I personally can attest to the effectiveness of this practice. I attribute the majority of my accomplishments to my willingness to step out of my comfort zone. I have to thank my dad for instilling this willingness in me.  From a young age, he would challenge me to solve problems that were a little over my head. Growing up, he was great about making me talk to friends or colleagues of his that I did not know to build my confidence and communication skills. He forced me to learn how to network with adults earlier than most students started. I often did not appreciate these lessons at the time, but this consistent practice allowed me to be a leader in high school sports and extracurriculars, go above and beyond academically, develop strong communication skills, start a leadership camp in college, become president of my 110-man fraternity, graduate business school, help lead a philanthropic junior board, speak on stage in front of 2,000 people, and leave the security and promise of a career in corporate banking to start and build a company with my brother based on our passions. All the while, I have felt extremely comfortable maintaining my values and consistently acting in ways that align with those values because I have not been afraid to go against the grain or do something differently than my peers. It works.


  1. Have a conversation with your student(s). When is the last time you talked about the concepts of the comfort zone, fear, and failure with your family? Use personal examples and examples of their role models to help facilitate the discussion. This is awesome dinner table talk, and just placing these ideas in their head is an important first step. Although it may not directly translate to action right away, at least they can think about it as they experience the opportunities to make themselves productively uncomfortable.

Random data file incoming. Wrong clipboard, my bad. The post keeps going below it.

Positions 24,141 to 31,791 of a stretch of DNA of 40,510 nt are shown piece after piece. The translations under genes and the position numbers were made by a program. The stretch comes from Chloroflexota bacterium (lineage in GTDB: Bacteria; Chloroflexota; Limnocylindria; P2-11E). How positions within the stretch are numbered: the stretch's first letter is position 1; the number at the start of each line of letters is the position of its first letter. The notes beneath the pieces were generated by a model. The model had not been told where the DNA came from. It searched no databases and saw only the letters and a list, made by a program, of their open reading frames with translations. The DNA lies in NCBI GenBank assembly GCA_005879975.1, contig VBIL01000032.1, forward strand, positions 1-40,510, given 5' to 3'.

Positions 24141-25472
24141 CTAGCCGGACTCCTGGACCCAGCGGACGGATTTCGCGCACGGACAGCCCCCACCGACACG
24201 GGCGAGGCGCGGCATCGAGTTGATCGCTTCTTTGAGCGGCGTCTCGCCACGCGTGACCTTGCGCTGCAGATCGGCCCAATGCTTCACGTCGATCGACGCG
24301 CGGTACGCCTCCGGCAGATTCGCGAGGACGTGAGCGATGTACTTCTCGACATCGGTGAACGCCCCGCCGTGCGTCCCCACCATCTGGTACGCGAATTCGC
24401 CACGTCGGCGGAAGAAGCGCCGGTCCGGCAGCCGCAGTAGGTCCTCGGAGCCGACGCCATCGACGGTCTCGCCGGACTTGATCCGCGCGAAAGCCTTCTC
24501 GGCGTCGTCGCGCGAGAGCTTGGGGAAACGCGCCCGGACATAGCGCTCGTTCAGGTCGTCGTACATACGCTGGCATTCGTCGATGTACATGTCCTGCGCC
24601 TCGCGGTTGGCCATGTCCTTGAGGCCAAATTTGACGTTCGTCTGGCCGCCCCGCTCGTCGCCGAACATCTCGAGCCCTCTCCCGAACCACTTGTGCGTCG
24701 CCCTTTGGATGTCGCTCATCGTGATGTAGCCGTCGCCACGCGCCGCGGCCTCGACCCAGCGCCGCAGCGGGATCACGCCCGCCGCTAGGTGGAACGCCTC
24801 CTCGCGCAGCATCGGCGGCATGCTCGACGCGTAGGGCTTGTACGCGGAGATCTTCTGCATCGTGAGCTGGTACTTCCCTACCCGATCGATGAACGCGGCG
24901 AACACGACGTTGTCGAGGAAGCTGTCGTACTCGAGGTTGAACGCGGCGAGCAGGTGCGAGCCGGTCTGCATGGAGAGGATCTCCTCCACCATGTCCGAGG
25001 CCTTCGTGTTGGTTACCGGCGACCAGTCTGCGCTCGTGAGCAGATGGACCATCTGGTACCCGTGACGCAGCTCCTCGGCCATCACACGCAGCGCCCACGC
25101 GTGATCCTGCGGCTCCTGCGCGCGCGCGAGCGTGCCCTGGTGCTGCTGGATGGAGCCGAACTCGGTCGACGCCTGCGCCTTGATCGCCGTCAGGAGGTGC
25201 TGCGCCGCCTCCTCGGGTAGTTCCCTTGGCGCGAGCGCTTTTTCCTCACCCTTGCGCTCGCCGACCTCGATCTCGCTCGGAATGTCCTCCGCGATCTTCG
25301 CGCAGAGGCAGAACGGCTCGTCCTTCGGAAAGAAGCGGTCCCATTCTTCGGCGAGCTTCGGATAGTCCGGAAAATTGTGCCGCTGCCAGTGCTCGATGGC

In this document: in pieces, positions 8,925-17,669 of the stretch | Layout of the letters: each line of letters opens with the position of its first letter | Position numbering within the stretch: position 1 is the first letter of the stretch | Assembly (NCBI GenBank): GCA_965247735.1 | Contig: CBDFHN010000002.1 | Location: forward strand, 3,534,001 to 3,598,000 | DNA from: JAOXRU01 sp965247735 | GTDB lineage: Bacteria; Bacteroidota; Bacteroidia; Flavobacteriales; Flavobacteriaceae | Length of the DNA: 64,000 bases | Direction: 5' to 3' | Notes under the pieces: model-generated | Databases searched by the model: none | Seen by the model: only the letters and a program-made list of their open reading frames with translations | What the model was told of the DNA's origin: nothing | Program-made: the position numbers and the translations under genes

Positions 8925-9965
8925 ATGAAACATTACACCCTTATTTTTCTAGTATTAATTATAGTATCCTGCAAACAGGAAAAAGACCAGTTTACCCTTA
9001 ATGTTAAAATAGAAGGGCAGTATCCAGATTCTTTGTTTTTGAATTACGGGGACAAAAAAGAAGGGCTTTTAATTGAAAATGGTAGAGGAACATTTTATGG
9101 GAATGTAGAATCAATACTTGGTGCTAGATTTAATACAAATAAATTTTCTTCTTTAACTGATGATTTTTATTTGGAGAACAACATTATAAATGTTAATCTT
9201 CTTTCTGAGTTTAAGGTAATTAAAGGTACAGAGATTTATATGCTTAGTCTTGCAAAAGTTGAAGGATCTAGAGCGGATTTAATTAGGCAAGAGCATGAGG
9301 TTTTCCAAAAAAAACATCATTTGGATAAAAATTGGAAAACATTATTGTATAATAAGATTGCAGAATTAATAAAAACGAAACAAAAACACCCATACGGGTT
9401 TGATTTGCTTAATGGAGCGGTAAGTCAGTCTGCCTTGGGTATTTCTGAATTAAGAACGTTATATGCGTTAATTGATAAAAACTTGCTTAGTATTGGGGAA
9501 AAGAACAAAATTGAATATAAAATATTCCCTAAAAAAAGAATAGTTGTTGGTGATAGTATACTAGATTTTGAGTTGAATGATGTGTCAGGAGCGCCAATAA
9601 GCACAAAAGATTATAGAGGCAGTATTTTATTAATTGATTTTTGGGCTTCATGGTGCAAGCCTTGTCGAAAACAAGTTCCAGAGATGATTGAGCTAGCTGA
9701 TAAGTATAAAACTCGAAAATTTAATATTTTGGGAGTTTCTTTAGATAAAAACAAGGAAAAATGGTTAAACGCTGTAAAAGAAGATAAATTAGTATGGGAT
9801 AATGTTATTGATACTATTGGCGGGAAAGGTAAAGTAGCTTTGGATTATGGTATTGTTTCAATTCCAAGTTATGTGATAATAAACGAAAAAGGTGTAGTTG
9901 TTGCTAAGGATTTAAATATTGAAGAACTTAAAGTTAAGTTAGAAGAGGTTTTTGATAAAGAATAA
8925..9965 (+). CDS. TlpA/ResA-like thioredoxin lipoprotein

2. Start to tweak their view of Failure. We make it a point to ask all of our students what their definition of and/or perspective is on failure. So many students see failure in such a negative light, and it is because they see failure as an endpoint instead of how they need to see failure: as one of the most critical components of success and achievement. Again, use personal and familiar examples to start these discussions and help them relate those examples to experiences in their own lives. 
  3. Help them practice in a controlled environment. Like my dad did with me, help them experience the out-of-comfort-zone sensation by consistently giving them a gentle push into uncomfortable situations. Start with environments where they are more comfortable, like with your family or in the activities where they thrive. Challenge them to do something differently than what is comfortable or normal to them, and then build on those exercises. And then just a short time before they are fully ready, help them get uncomfortable in other areas of their lives as they continue to grow and develop. 
  4. For you: Activities for you to practice stepping out of your comfort zone. As one of the most important influences for your students, make sure you are walking the walk. Make it a goal for you and your students to do one thing every single day that tests your comfort zone. These can be very small actions, like trying new food or a new activity, talking to someone you haven't talked to in a long time or don't know very well, or sometimes something more extreme like asking for a 10% discount on your coffee or laying down briefly on the floor in the middle of a restaurant or a mall.

The more you practice, the more sore your comfort zone will be and the faster you will grow. Get uncomfortable today!

P.S.- Ironic quote on my Momentum app today: "Life begins at the end of your comfort zone." Neale Donald Walsch